Access to a 401(k) can be a huge boon to workers saving for retirement, but it’s important to remember this account is only a tool. If you want to get the most out of it, you have to learn how it works so you can use it properly. Failure to understand your 401(k) — or any retirement account for that matter — can lead to costly mistakes, like the three described below.
1. Skipping a 401(k) match
Whenever possible, make claiming your 401(k) match your top priority. Try to contribute at least enough to the account to get your full match every year. If you don’t, you’re giving up a bonus that could be worth a few thousand dollars today and possibly tens of thousands or more by the time you’re ready to retire.
Check with your company’s HR department if you’re not sure whether it offers a match or how its matching formula works. Most employers offer a $0.50-on-the-dollar or dollar-for-dollar match match up to a certain percentage of your income. That means that for every dollar you put into your 401(k), your employer will contribute $0.50 to $1.00 on your behalf until you reach the cap. In other words, you can enjoy an instant 50% to 100% return on a portion of your 401(k) contributions.
You should also inquire about your 401(k)’s vesting schedule if you haven’t been with the company long. This determines when you’re eligible to keep your employer-matched funds if you leave the company. Ideally, you can stick it out until you’re fully vested so you don’t lose any of your match.
2. Paying high investment fees
All investments charge fees, though not everyone realizes this, because the money comes directly out of your 401(k) each year. There’s no way to avoid fees entirely, but you can keep your costs down by choosing your investments carefully.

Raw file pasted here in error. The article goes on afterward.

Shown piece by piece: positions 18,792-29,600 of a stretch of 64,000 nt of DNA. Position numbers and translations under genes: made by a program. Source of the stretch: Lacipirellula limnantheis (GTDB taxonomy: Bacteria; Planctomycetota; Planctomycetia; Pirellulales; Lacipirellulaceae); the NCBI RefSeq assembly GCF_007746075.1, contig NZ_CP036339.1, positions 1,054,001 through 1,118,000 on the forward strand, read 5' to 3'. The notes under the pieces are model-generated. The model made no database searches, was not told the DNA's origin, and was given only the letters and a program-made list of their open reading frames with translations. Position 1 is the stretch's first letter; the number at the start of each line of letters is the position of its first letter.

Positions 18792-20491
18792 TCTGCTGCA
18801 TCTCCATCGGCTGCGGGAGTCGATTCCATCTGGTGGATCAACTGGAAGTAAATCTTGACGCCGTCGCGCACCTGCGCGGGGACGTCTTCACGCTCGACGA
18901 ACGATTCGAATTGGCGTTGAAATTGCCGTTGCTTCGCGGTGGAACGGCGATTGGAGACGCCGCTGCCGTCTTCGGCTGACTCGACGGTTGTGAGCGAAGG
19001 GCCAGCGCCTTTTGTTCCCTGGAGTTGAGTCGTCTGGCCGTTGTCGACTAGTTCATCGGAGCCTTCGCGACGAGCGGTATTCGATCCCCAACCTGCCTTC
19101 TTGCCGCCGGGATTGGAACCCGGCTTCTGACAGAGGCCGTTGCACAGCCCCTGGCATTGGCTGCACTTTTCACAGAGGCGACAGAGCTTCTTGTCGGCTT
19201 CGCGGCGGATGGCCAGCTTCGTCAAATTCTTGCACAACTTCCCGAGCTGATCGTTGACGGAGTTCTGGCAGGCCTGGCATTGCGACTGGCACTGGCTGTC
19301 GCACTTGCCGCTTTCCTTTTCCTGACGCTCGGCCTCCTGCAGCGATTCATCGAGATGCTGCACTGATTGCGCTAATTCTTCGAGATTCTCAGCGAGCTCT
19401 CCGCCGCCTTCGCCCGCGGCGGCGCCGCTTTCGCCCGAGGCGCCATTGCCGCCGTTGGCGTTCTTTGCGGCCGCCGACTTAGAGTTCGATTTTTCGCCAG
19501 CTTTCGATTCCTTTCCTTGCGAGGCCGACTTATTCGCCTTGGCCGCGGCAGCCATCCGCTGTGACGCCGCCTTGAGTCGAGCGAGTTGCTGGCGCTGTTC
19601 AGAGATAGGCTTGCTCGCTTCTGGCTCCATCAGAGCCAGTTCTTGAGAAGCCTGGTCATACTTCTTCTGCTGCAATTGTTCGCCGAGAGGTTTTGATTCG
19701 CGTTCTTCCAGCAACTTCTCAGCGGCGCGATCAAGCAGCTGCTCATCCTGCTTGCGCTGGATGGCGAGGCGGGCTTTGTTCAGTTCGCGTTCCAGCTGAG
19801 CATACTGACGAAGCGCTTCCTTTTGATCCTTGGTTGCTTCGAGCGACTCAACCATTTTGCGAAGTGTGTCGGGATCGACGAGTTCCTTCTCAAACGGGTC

Most companies offer their employees a choice of various mutual funds, and these have expense ratios, or annual fees expressed as a percentage of your assets. If you’re paying a 1% expense ratio, that means you’re paying the mutual fund company 1% of all the money you have invested in the fund every year. That’s only $1 if you have $100 invested in the fund. But if you have $100,000, you’re paying $1,000 per year.
You should try not to exceed a 1% expense ratio whenever possible, but you may not always have a choice. You’re limited to the investment options your employer gives you, and these may not always be the most affordable.
If your employer doesn’t offer any investment options that suit you, you can talk to them and see if they’ll add some more low-cost options such as index funds, but they aren’t required to do so.
Your other option is to skip your 401(k) altogether and invest in an IRA, which gives you greater freedom to invest in what you want. But if you go this route, remember to max out any matching 401(k) contributions first. You can then switch to your IRA and even go back to your 401(k) if you max out your IRA for the year.
3. Taking a 401(k) loan
Borrowing from your 401(k) might not be as bad as taking an early withdrawal, but it’s still something you should avoid when possible. Doing this will slow the growth of your savings, forcing you to save even more per month going forward in order to retire when you originally planned.
Explore other alternatives before you take money out of your 401(k). If you’re looking to purchase a home or car, consider a mortgage or auto loan. You could also look into a personal loan to finance other types of purchases or to help you pay down high-interest debt. Another option is just to wait and save up what you need.
If you do have to borrow from your 401(k), try to withdraw as little as possible. Check with your plan administrator to learn the deadline for repaying the loan and make sure you pay it all back by then. If you fail to do so, the government will consider the outstanding balance a distribution, and you’ll pay taxes on it, plus an early withdrawal penalty if you’re under 59 1/2.
When thinking about your 401(k), it’s crucial to take a long-term view. A decision like skipping a 401(k) match or taking a loan might not seem like a big deal right now, but you’ll feel the consequences of these moves more in a few decades than you do right now. Learning about your 401(k) and making decisions with your long-term goals in mind can make your 401(k) one of the best tools in your retirement arsenal.
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